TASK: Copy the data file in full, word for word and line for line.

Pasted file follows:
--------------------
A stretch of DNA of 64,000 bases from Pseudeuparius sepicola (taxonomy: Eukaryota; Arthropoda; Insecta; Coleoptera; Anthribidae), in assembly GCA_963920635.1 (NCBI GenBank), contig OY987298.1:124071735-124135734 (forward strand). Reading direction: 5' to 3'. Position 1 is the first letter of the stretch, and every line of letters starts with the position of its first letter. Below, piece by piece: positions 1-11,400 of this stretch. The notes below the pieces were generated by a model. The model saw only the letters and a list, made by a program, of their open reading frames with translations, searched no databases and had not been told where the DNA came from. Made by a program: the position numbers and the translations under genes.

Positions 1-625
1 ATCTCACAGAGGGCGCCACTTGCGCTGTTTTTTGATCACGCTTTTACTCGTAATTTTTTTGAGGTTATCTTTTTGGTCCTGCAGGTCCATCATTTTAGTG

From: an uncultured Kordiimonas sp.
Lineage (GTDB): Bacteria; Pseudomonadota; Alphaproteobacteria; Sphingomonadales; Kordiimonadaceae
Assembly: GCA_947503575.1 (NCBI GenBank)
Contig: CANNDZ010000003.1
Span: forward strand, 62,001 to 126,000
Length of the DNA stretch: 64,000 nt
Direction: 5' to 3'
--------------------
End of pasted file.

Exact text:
A stretch of DNA of 64,000 bases from Pseudeuparius sepicola (taxonomy: Eukaryota; Arthropoda; Insecta; Coleoptera; Anthribidae), in assembly GCA_963920635.1 (NCBI GenBank), contig OY987298.1:124071735-124135734 (forward strand). Reading direction: 5' to 3'. Position 1 is the first letter of the stretch, and every line of letters starts with the position of its first letter. Below, piece by piece: positions 1-11,400 of this stretch. The notes below the pieces were generated by a model. The model saw only the letters and a list, made by a program, of their open reading frames with translations, searched no databases and had not been told where the DNA came from. Made by a program: the position numbers and the translations under genes.

Positions 1-625
1 ATCTCACAGAGGGCGCCACTTGCGCTGTTTTTTGATCACGCTTTTACTCGTAATTTTTTTGAGGTTATCTTTTTGGTCCTGCAGGTCCATCATTTTAGTG

From: an uncultured Kordiimonas sp.
Lineage (GTDB): Bacteria; Pseudomonadota; Alphaproteobacteria; Sphingomonadales; Kordiimonadaceae
Assembly: GCA_947503575.1 (NCBI GenBank)
Contig: CANNDZ010000003.1
Span: forward strand, 62,001 to 126,000
Length of the DNA stretch: 64,000 nt
Direction: 5' to 3'